The average rate of projected growth in digital media fee-income is a massive 106 per cent for the next 12 months. Pure digital groups are even more optimistic, topping this last figure with a staggering 150 per cent average growth forecast (multidisciplinary groups see average fees growing by 45 per cent). Anyone who doubts the optimism of the sector need only look at last year’s forecasts, when average fees were expected to grow by 99 per cent. Then, while at a more embryonic stage, the industry was not in its period of fastest projected growth, as might be expected.
This year we have attempted to fly the flag for the most creative digital media groups with a new breakdown. This Top 25 listing distinguishes digital media groups by fees from creative client work, rather than income generated by strategy or technology work.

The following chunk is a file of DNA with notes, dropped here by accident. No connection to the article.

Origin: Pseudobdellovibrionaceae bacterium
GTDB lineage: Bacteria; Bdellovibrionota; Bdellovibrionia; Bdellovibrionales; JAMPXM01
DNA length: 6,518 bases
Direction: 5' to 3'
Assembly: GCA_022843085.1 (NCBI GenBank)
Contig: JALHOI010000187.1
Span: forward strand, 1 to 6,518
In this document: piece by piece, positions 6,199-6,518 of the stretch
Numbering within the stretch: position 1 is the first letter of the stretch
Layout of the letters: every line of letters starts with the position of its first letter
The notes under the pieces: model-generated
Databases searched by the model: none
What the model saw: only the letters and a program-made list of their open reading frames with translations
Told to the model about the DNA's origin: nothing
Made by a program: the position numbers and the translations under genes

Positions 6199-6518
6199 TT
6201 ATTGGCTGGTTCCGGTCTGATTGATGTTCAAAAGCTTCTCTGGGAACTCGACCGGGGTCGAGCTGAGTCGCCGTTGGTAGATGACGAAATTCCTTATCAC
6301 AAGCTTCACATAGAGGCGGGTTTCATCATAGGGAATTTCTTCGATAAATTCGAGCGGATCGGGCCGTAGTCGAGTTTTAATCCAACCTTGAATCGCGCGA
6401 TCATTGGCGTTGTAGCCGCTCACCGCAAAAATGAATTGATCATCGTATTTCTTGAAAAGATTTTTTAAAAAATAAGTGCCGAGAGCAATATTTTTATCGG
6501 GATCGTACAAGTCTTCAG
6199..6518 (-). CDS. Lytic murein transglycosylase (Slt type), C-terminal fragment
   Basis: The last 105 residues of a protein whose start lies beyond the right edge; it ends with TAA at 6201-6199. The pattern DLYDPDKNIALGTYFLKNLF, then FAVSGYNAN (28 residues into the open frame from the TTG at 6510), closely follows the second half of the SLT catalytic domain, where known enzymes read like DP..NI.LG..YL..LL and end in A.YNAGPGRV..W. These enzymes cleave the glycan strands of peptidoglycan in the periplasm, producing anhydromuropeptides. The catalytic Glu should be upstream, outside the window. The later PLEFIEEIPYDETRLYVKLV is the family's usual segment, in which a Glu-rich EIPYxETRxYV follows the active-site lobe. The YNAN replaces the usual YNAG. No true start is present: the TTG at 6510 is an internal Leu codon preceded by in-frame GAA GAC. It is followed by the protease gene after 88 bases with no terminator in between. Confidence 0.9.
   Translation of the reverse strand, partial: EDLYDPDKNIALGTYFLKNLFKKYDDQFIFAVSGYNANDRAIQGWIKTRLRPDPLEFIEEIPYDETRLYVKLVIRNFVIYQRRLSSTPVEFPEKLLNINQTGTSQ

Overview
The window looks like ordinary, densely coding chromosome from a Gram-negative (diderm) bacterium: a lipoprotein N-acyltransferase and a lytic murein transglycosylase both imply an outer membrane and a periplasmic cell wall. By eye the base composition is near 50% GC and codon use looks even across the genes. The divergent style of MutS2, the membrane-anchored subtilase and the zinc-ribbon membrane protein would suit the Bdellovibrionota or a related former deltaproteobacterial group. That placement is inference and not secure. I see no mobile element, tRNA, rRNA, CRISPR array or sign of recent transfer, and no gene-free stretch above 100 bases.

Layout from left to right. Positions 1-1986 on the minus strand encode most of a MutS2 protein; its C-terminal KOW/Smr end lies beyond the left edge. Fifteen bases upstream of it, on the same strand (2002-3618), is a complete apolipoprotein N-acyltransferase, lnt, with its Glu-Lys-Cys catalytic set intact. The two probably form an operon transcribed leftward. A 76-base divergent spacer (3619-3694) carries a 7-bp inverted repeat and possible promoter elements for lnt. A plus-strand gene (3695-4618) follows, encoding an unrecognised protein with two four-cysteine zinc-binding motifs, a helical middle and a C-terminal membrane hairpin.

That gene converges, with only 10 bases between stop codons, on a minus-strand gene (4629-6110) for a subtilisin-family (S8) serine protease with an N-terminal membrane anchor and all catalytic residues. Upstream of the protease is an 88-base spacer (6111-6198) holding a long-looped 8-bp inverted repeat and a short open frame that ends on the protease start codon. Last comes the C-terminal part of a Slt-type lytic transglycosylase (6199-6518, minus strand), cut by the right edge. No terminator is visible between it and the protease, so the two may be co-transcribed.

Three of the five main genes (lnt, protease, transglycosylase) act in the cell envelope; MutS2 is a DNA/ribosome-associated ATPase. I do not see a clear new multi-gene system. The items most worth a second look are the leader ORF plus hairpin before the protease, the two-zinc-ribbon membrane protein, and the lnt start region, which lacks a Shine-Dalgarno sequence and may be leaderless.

We have done this to differentiate our tables from those based purely on UK turnover, which fail to suitably honour the most creatively driven design groups. Such tables also offer an increasingly distorted picture by including money from non-design, and even non-digital work. Clearly, digital media design groups are becoming harder to identify – and yet there is still some consensus about who the players are.
The top 100
For the first time we have produced a main Top 100 table, featuring pure and multidisciplinary design groups. It will be apparent from this table that the rift between pure and multidisciplinary groups continues to widen as fees from the purists accelerate, partly due to the present climate of mergers and acquisitions that sees figures being consolidated for specialist groups.
It is perhaps fitting, if possibly surprising in today’s climate, that the two leading placed digital groups are former print groups which have moved into digital work.